Critical link between obesity and diabetes has been identified

November 28, 2017, UT Southwestern Medical Center
Credit: CC0 Public Domain

UT Southwestern researchers have identified a major mechanism by which obesity causes type 2 diabetes, which is a common complication of being overweight that afflicts more than 30 million Americans and over 400 million people worldwide. 

Researchers found that in obesity, insulin released into the blood by the pancreas is unable to pass through the cells that form the inner lining of . As a result, insulin is not delivered to the muscles, where it usually stimulates most of the body's glucose to be metabolized.  Blood glucose levels rise, leading to and its related cardiovascular, kidney and vision problems, said Dr. Philip Shaul, Director of the Center for Pulmonary and Vascular Biology in the Department of Pediatrics at UT Southwestern.

"It was totally unpredicted that a major problem in obesity is the delivery of circulating insulin to your muscle.  It was even more surprising that this problem involves immunoglobulins, which are the proteins that make up circulating antibodies," said Dr. Chieko Mineo, Associate Professor of Pediatrics, who is a co-senior author on the report with Dr. Shaul.

The researchers found that obese mice have an unexpected chemical change in their immunoglobulins. "The abnormal immunoglobulins then act on cells lining blood vessels to inhibit an enzyme needed to transfer from the bloodstream into the muscle," said Dr. Shaul, who holds the Associates First Capital Corporation Distinguished Chair in Pediatrics.  "Type 2 diabetes patients have the same chemical change, and if we give a mouse immunoglobulins from a type 2 diabetic individual, the mouse becomes diabetic."

The findings reported in The Journal of Clinical Investigation may lead to new tools for diabetes risk screening and new avenues for or treatment. The researchers identified an agent that they could administer to mice that prevents the chemical change in immunoglobulins that occurs with obesity and preserves healthy glucose status. The researchers plan to test this strategy in humans in the near future.

Critical link between obesity and diabetes has been identified
Dr. Philip Shaul and Dr. Chieko Mineo lead a team that discovered a major mechanism by which obesity causes type 2 diabetes. Credit: UT Southwestern

Explore further: Researchers design synthetic beta cells to secrete insulin in response to high blood sugar

More information: Keiji Tanigaki et al, Hyposialylated IgG activates endothelial IgG receptor FcγRIIB to promote obesity-induced insulin resistance, Journal of Clinical Investigation (2017). DOI: 10.1172/JCI89333

Related Stories

Researchers design synthetic beta cells to secrete insulin in response to high blood sugar

October 30, 2017
Treating type 1 diabetes and some cases of type 2 diabetes has long required painful and frequent insulin injections or a mechanical insulin pump for insulin infusion. But researchers from the University of North Carolina ...

Study identifies blood vessel as a therapeutic target for diabetes

September 14, 2017
Blood vessels have an often overlooked role of regulating the transfer of nutrients from the blood to organs in the body. In a new Yale-led study, researchers have identified a role of a secreted protein, apelin, in regulating ...

Post-biotics may help shield obese from diabetes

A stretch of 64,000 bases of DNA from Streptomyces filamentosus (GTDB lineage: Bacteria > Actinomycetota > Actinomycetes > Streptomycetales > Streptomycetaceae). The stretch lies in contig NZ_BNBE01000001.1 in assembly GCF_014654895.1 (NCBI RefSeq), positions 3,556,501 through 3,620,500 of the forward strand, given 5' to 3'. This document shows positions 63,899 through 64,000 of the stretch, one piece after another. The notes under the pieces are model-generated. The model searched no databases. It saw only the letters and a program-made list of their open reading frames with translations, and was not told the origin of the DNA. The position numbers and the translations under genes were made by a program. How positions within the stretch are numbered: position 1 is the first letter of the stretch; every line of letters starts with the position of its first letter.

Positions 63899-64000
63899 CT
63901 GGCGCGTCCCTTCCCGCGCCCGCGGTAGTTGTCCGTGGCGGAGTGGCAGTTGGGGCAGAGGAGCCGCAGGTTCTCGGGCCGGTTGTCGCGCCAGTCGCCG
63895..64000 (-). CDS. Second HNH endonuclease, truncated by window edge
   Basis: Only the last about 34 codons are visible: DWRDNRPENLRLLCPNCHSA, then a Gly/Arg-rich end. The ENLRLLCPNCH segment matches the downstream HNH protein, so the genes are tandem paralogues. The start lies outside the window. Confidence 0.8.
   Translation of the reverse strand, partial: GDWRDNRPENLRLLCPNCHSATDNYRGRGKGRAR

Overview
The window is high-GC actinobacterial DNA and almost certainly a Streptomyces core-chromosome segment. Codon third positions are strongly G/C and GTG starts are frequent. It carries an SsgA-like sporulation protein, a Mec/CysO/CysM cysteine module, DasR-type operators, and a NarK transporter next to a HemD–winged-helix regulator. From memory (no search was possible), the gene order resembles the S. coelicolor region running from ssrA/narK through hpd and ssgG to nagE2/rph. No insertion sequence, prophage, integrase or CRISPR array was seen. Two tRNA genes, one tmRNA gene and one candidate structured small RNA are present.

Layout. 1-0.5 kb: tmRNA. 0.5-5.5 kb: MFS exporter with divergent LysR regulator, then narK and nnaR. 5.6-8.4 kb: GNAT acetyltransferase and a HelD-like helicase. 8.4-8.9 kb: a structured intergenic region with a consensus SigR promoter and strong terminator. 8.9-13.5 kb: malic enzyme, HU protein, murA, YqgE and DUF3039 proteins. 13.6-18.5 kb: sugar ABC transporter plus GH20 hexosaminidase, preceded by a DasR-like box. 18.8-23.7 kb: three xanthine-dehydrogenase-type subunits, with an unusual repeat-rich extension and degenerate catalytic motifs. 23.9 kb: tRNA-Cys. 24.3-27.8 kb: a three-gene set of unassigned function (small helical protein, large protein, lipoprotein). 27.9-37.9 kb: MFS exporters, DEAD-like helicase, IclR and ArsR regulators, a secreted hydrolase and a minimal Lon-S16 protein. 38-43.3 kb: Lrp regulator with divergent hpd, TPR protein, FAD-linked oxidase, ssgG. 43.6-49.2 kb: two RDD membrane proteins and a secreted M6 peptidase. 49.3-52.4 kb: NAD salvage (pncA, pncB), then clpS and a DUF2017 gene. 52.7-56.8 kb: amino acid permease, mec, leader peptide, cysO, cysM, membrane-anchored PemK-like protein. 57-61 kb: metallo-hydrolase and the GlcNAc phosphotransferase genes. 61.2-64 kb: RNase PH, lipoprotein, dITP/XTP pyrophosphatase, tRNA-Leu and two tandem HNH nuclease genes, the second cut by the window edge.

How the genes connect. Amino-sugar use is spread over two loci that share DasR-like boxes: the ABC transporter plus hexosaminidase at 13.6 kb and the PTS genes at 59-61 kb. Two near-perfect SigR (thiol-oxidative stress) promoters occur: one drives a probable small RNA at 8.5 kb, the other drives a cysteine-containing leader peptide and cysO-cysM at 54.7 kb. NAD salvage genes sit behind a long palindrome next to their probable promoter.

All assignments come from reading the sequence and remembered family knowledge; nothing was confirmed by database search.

April 20, 2017
You've heard of pre-biotics and pro-biotics, but now you'll be hearing a lot more about post-biotics. Researchers at McMaster University have begun to identify how post-biotics, or the by-products of bacteria, lower blood ...

High insulin levels tied to obesity pathway, research shows

August 25, 2014
UT Southwestern Medical Center researchers have identified a crucial link between high levels of insulin and pathways that lead to obesity, a finding that may have important implications when treating diabetes.

Recommended for you

Gut protein mutations shield against spikes in glucose

November 20, 2018
Why is it that, despite consuming the same number of calories, sodium and sugar, some people face little risk of diabetes or obesity while others are at higher risk? A new study by investigators at Brigham and Women's Hospital ...

Can't exercise? A hot bath may help improve inflammation, metabolism, study suggests

November 14, 2018
Hot water treatment may help improve inflammation and blood sugar (glucose) levels in people who are unable to exercise, according to a new study. The findings are published ahead of print in the Journal of Applied Physiology.

Diabetic foot ulcers heal quickly with nitric oxide technology

November 12, 2018
Diabetic foot ulcers can take up to 150 days to heal. A biomedical engineering team wants to reduce it to 21 days.

Diabetes drug might also ease heart failure risks

November 12, 2018
(HealthDay)—The diabetes drug Farxiga might do double-duty for patients, helping to ward off another killer, heart failure, new research shows.

Marijuana use tied to serious diabetes complication

November 8, 2018
(HealthDay)—People with type 1 diabetes who use marijuana may double their risk of developing a life-threatening complication, a new study suggests.

Researchers report connection between intestinal bacteria and development of diabetes

November 7, 2018
Researchers at Örebro University have, together with a well-known research team in Denmark, developed a method for studying how metabolism in gut bacteria influences health. Their method will now be published in its entirety ...

0 comments

Please sign in to add a comment. Registration is free, and takes less than a minute. Read more

Click here to reset your password.
Sign in to get notified via email when new comments are made.